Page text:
It’s hard not to like elephants. Despite their massive stances, they generally look serene and unflappable, as if they were contemplating Gandhi’s teachings on nonviolence.
So it’s nice to know that Wildlife Safari pachyderms George, Alice and Tava will soon have a nice addition to their Winston digs. In June, they’ll be enjoying a 14,000 gallon splash pond with various embellishments that human visitors to the park can appreciate as well.
In addition to a 12-foot waterfall, observation deck and underground tunnel, the project boasts features provided by the Roseburg-based Victory Builders. Victory’s Tom Pappas, who designed the structure, contributed more than $300,000 in equipment to what the park had budgeted $150,000 to complete. Wells Fargo donated $10,000. Pappas and the bank must like elephants as well.
It’s good that Safari is prepared to make life more stimulating for its trio of elephants, and that the same creatures have inspired others to respond with giant-sized contributions.
Babar would approve.
Closing a chapter
As Jamie Carlson says, sometimes people make stupid choices.
Carlson made the comment to The News-Review last week after the Oregon Board of Licensed Social Workers reported the counselor surrendered her license, a result of Carlson’s having sex with a client while she worked at the Roseburg Veterans Affairs Medical Center. VA officials fired her in November. She’d been barred from counseling patients for a full 15 months before that, while under an investigation she called a witch hunt and discrimination. During that time, she continued to report to work and collect her $65,000 annual salary.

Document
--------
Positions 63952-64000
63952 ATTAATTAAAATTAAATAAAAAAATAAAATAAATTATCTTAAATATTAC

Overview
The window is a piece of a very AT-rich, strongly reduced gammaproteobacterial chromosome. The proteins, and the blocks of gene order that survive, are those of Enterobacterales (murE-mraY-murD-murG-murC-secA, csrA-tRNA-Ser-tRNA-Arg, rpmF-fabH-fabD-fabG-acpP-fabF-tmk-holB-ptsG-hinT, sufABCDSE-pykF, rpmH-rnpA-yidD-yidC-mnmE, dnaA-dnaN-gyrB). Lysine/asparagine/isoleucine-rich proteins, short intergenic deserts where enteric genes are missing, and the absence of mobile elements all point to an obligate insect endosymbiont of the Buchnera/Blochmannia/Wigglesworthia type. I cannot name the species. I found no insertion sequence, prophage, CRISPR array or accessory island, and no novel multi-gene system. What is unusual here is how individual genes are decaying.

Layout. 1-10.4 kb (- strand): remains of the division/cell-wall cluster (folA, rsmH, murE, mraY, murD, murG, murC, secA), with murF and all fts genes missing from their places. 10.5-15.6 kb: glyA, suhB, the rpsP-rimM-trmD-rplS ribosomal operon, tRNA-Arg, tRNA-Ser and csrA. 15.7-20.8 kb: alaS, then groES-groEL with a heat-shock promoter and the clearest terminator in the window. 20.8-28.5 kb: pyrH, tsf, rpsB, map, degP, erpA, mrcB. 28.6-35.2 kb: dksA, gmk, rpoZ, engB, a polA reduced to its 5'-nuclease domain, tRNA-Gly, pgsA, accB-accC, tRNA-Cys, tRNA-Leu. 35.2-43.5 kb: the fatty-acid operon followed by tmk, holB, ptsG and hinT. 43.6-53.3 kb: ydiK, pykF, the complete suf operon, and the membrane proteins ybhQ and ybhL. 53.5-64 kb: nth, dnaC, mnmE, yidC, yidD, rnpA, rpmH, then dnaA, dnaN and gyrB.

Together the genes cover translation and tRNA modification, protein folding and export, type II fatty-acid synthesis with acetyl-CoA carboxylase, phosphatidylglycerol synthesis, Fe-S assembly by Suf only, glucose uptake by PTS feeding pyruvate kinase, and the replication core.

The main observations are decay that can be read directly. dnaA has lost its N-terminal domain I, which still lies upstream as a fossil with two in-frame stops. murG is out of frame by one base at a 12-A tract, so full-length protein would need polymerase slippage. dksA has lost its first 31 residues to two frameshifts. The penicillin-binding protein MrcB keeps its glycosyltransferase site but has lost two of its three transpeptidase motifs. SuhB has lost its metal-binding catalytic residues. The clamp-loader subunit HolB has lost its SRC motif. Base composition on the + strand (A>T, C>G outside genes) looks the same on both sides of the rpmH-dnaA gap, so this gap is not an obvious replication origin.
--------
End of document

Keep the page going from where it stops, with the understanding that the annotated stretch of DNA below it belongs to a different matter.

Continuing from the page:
Carlson may have been referring to her improper relationship as the stupid choice. We can think of another one: Lying about it for more than a year and drawing a salary as if she were entitled to it.
Nothing Carlson has said publicly indicates she accepts responsibility for the outcome or remorse for her mistakes.
It may be that Carlson is a good counselor, as some of her former patients have said. It’s too bad she was less than forthright about her professional ethics.
Glendale, it’s about time.
The city’s sewer treatment plant has long been hit hard during heavy rains. An ineffective network of underground pipes linked to the plant, which was built around the time John Travolta was perfecting his moves to “Stayin’ Alive,” resulted in untreated water sloughing into Cow Creek. City officials said a new plant would cost $9 million and resigned themselves to sending out multiple notices about the dangers of raw sewage and getting complaints from downstream municipalities.
But now, mainly because of $4.2 million in state and federal grants, the plant will undergo an upgrade that will correct the seeping sewage problem. The city will need to take out a loan of nearly $400,000 that will result in an increase in sewer rates. The loan will be repaid over a 25-year period and at 1 percent interest.
Considering that the bulk of the price tag comes from grants and that Glendale’s system finally will be in compliance with state health standards, Mayor Jim Standard was justified in likening the plan to hitting the lottery.